My father was strangely attracted to graveyards. As a boy, I would meet him at the train station on cold winter evenings and walk home with him. Our route took us by the local graveyard, and my father always insisted on walking through it on the way home. As we walked, he would tell me stories of goblins, demons and ghosts. One night when we saw what seemed to be a glow coming from behind one of the tombstones he told me that a group of ghosts were engaged in counting out and sharing the bones of the dearly departed! My father's love of graveyards has so affected me that even today I rarely go by one without visiting it. In Paris last year a friend and I toured a magnificent 16th century graveyard where many of the great authors and artists of France are buried. It was wonderful to see the artistically sculpted tombstones and death masks. We had a great time doing so, and I savored so many memories of my own father. I even thought to myself, "Dad, look where I am! Can you believe I'd ever get to visit such a great cemetery'?"
My father's delight in taking me through graveyards has left me with one tendency I would rather not have, however. Not only am I drawn to death and graveyards, paradoxically, even as a Christian, I have long feared death. Many times through the years I have woken up at night, fearfully contemplating death. I have argued with God on those occasions, reminding him that I didn't ask to be born in the flrst place, and now that I felt I was about to die I didn't appreciate that one bit.
Death, of course, is one thing we all will eventually have to face. (All of us, that is, except some fortunate ones who will not have to, as we will see.) I have seen two of my good friends die, the flrst a couple of years ago, the second this year. While I was standing at the bedside of my flrst friend just before he died, he said to me, "I wish you could see what I see. It's so beautiful:' I almost wanted to crawl into bed with him and share his experience. My other friend who died a few months ago told me once that he too felt anger well up inside when he thought of his own death. This man had a zest for life. He was a godly Christian who really savored life. When I visited him in his home a short time before he died, he was at rest. He had a sense of quietness about him. I asked him how he felt, and he replied, "Wonderful." Considering his view of death which he had shared with me earlier in his life, I found it hard to relate to what he said.
As I studied this passage from Paul's second letter to the Thessalonians, however, I became so excited over what it has to say about life and death that I found myself saying to God, "I'm willing to try death. Your Scripture has so changed my heart about life and death, I'm willing to try it." If you have struggled with death and dying, be encouraged, because the word of God has much encouragement for you. Today we will talk about resting in light of Christ's second coming; not fearfully anticipating death, but resting in the knowledge that through the power of his resurrection we too will inherit eternal life and rest in his presence forever.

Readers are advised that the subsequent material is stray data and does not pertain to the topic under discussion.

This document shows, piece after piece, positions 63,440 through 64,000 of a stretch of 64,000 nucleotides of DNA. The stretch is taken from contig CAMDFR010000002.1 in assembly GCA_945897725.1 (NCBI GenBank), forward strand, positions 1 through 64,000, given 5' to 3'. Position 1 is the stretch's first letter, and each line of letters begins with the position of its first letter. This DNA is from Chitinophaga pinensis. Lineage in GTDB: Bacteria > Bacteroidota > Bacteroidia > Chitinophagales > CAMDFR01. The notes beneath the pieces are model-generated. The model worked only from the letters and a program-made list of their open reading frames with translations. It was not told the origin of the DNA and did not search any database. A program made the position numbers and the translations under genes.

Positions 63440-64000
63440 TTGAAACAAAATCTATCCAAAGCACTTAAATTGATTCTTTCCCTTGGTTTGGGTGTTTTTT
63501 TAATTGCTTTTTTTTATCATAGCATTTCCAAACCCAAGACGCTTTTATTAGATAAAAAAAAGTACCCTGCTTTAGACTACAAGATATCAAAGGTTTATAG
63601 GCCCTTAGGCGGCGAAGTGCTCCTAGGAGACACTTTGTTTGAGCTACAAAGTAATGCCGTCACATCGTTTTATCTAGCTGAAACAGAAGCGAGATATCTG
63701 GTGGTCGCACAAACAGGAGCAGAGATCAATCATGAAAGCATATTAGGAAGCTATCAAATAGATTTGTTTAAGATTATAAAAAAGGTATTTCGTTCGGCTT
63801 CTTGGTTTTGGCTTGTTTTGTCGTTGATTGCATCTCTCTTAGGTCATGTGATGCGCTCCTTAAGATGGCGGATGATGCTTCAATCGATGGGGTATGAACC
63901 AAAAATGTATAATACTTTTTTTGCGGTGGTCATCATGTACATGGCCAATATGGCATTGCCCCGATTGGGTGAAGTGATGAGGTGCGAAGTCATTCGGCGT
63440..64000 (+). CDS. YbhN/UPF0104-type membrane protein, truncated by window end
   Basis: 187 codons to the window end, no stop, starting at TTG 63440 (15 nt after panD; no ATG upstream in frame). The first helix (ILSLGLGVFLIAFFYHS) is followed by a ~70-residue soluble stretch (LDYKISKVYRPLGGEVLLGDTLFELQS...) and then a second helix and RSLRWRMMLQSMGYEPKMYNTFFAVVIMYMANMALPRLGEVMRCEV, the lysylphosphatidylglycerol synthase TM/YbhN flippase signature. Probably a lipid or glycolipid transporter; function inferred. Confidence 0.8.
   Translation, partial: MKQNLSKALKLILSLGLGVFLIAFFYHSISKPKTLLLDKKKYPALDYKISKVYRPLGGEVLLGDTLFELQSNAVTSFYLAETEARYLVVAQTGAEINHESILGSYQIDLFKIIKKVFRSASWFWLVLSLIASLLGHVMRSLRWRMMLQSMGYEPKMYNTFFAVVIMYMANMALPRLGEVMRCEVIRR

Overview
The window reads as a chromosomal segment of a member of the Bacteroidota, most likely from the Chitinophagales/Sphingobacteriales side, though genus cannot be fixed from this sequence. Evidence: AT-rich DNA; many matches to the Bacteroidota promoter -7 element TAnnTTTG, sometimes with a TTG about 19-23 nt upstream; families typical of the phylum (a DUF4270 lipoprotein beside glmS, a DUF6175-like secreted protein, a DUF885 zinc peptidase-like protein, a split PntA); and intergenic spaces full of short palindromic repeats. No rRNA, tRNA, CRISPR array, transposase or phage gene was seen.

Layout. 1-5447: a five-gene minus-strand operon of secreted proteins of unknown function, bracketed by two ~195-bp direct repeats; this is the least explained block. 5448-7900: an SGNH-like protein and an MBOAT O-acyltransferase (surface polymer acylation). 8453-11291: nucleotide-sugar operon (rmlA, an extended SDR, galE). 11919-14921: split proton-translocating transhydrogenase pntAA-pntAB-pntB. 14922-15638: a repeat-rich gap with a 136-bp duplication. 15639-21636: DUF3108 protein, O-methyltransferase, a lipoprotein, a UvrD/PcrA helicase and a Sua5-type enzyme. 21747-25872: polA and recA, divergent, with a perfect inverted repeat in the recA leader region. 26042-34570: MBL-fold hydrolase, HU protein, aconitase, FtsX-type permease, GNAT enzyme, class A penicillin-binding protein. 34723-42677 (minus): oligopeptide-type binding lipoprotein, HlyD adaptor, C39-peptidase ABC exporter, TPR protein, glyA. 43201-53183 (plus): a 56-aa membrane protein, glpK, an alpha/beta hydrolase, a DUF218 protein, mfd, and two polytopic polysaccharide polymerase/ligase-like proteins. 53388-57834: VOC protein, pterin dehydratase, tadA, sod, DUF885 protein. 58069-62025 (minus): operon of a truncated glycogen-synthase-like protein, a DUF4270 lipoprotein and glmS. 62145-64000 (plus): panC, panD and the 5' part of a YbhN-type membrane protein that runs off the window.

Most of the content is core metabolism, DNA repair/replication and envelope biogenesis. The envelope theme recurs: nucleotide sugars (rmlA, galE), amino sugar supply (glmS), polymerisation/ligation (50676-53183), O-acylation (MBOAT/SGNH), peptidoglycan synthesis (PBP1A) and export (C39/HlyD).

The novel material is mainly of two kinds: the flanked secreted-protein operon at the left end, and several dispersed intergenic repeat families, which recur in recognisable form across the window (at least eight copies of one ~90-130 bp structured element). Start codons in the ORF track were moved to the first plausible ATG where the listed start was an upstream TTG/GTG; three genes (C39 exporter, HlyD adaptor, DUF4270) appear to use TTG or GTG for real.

Paul, who was accompanied by Silas and Timothy, wrote his second letter to the Thessalonians from the city of Corinth, which he visited during his second missionary journey. The Thessalonians were suffering much persecution and affliction because of their commitment to the gospel of Jesus Christ. But Paul's word to them was "we speak proudly of you among the churches of God for your perseverance and faith amidst all the persecutions and afflictions which you endure." He encouraged them by saying it was only right for God to repay with affliction those who were afflicting them, and in turn to bless them, the afflicted, "when the Lord Jesus shall be revealed from heaven with his mighty angels in flaming fire."
The key to the second letter to the Thessalonians lies in the first two verses of chapter 2:
Now we request you, brethren, with regard to the coming of our Lord Jesus Christ, and our gathering together to Him, that you may not be quickly shaken from your composure or be disturbed either by a spirit or a message or a letter as if from us, to the effect that the day of the Lord has come.
Verse I speaks of two separate events: first, "the coming of our Lord Jesus Christ 'and secondly, "our gathering together to Him." Stage one is called in Scripture "the day of Christ 'as it has to do with events concerning Christ's spiritual children. In this event, the Lord will appear to believers only (he will not be seen by the unbelieving world). This is when Christ will return to gather all the saints who have died in him, together with all living Christians who are on the earth. "In the twinkling of an eye," Christians will receive their glorified bodies and join Jesus for his second visible return to earth.